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David (10), Sarah (8) and Latif (12) lost their father to tribal conflict in 2012 in the Democratic Republic of Congo. Their mother Mashagbe explains: “My home was attacked by unidentified gunmen who forced my husband to drive them to an unknown destination. When he resisted, my husband was taken from our home and shot
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Aya (9) fled Syria with her family in 2014. They lived near the city of Homs under intense bombing for over 3 solid months. When the situation didn’t show any signs of improvement, they fled to Lebanon. Now living in a tent in West Bekaa, Aya enjoys attending school, but feels she is disliked by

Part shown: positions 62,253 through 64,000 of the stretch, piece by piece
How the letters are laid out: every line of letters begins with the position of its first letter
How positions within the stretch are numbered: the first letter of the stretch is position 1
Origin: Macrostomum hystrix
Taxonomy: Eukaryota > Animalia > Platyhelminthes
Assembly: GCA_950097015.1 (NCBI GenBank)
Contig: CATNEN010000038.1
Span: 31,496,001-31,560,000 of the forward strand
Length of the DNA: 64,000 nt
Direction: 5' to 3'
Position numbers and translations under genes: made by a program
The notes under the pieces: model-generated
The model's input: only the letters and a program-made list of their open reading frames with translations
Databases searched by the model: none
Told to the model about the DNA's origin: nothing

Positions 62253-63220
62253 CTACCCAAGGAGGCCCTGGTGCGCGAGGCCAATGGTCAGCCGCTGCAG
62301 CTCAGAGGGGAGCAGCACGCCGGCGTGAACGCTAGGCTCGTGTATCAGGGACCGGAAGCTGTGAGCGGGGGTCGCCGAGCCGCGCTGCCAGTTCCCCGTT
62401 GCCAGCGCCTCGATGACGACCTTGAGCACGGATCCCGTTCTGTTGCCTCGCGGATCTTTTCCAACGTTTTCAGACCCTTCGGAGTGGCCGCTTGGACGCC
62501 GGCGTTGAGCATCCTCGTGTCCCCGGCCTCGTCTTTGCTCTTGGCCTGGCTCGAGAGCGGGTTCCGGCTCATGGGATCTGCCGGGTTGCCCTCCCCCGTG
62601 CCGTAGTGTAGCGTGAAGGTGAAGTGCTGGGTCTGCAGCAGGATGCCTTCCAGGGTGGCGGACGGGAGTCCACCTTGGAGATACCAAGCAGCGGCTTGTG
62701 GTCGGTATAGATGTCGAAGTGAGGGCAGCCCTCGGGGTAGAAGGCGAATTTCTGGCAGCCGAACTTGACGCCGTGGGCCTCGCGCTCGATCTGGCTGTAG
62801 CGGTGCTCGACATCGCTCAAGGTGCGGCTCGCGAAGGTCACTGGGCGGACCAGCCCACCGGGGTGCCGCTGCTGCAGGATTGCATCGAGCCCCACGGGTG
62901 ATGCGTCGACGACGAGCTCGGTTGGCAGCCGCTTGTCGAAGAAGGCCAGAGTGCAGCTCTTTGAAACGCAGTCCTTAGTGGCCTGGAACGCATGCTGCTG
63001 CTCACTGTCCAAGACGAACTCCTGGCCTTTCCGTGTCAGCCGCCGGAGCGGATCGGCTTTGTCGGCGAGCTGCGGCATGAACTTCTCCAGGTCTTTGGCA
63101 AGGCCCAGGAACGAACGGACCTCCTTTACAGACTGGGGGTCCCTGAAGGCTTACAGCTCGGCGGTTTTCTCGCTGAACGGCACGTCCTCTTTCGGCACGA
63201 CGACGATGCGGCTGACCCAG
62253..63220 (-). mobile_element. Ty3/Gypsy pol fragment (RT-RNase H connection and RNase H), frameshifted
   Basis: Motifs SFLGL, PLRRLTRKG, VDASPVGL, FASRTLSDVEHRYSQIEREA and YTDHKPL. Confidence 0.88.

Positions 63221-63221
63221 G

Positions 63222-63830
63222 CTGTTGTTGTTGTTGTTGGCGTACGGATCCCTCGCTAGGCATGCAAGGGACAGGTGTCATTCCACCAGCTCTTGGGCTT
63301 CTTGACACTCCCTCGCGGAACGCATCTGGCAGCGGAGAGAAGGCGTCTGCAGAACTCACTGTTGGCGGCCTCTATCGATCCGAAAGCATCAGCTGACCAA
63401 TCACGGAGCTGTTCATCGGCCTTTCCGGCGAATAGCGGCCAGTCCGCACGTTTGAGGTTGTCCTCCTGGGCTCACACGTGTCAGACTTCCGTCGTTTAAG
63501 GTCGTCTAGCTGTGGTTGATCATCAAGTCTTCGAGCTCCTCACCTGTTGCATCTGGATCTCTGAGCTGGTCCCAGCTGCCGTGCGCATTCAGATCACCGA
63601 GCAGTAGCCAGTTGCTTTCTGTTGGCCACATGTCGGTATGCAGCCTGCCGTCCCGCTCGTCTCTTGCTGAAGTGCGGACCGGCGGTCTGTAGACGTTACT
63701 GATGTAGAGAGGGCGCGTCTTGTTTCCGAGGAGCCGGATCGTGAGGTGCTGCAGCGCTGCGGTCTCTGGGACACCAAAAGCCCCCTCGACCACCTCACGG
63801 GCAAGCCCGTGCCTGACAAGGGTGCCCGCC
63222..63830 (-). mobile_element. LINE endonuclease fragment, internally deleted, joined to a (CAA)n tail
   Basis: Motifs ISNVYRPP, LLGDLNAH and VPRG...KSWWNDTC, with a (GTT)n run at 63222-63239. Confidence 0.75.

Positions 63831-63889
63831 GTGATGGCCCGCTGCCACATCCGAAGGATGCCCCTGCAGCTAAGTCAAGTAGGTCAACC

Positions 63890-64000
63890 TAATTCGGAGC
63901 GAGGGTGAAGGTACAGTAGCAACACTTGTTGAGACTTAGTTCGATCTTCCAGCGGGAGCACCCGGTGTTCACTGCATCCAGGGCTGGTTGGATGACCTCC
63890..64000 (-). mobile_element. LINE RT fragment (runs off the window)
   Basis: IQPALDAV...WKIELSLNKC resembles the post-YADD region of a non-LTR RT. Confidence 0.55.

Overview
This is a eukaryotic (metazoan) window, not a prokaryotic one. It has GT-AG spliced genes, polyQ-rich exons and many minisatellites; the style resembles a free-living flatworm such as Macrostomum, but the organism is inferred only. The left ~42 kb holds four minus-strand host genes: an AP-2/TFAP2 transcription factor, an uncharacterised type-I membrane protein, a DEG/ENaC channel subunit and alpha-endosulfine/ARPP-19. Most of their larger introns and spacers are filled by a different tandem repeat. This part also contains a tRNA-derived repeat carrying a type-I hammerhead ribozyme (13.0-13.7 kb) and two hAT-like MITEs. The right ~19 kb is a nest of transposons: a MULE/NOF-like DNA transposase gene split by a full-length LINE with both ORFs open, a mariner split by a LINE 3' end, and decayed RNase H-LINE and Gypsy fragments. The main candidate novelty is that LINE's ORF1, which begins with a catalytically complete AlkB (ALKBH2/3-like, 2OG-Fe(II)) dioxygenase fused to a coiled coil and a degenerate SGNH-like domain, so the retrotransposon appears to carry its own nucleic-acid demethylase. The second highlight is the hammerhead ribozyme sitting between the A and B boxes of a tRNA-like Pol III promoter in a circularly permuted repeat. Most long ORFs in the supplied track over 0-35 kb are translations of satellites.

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Yasser (8) lived in the city of Al Raqqa, Syria with his family. When the war started, his mother Soaad worried for her sons’ futures. She feared they would be forced to join the armies and fight so she made the decision to take her family to Lebanon. Yasser and his four brothers have not
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Olive lived in the Democratic Republic of the Congo until 2002 when her town was invaded due to the war. She managed to escape to a neighboring town, but her family was killed. The war continued to spread and Olive was forced to flee to Rwanda, suffering a gunshot wound and severe burns. After living
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James (27) is originally from Burundi, but has spent the majority of his life displaced. When James was six-years-old conflict arose in his village between the Tutsi and Hutu tribes. His father was Tutsi and his mother was Hutu, sadly resulting in James’ uncle killing his father. Not long after his father’s death, his mother